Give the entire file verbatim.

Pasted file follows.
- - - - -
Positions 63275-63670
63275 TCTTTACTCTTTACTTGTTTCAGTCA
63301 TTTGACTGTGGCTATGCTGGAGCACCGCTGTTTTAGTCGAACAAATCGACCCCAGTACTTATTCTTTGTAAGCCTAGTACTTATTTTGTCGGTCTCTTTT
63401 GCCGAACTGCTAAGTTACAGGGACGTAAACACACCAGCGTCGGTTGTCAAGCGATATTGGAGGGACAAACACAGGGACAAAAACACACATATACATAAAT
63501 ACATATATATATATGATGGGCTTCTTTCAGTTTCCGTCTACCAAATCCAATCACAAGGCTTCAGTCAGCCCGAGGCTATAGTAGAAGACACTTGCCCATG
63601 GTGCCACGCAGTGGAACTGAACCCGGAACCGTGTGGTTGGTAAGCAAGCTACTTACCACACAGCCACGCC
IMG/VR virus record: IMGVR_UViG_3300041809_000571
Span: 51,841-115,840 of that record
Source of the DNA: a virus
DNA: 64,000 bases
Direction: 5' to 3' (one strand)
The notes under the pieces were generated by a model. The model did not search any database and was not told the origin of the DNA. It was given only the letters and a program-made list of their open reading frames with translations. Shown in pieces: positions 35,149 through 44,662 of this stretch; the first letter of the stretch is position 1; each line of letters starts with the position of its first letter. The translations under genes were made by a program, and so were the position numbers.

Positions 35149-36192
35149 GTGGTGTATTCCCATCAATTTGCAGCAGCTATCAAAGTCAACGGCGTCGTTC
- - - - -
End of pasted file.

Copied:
Positions 63275-63670
63275 TCTTTACTCTTTACTTGTTTCAGTCA
63301 TTTGACTGTGGCTATGCTGGAGCACCGCTGTTTTAGTCGAACAAATCGACCCCAGTACTTATTCTTTGTAAGCCTAGTACTTATTTTGTCGGTCTCTTTT
63401 GCCGAACTGCTAAGTTACAGGGACGTAAACACACCAGCGTCGGTTGTCAAGCGATATTGGAGGGACAAACACAGGGACAAAAACACACATATACATAAAT
63501 ACATATATATATATGATGGGCTTCTTTCAGTTTCCGTCTACCAAATCCAATCACAAGGCTTCAGTCAGCCCGAGGCTATAGTAGAAGACACTTGCCCATG
63601 GTGCCACGCAGTGGAACTGAACCCGGAACCGTGTGGTTGGTAAGCAAGCTACTTACCACACAGCCACGCC
IMG/VR virus record: IMGVR_UViG_3300041809_000571
Span: 51,841-115,840 of that record
Source of the DNA: a virus
DNA: 64,000 bases
Direction: 5' to 3' (one strand)
The notes under the pieces were generated by a model. The model did not search any database and was not told the origin of the DNA. It was given only the letters and a program-made list of their open reading frames with translations. Shown in pieces: positions 35,149 through 44,662 of this stretch; the first letter of the stretch is position 1; each line of letters starts with the position of its first letter. The translations under genes were made by a program, and so were the position numbers.

Positions 35149-36192
35149 GTGGTGTATTCCCATCAATTTGCAGCAGCTATCAAAGTCAACGGCGTCGTTC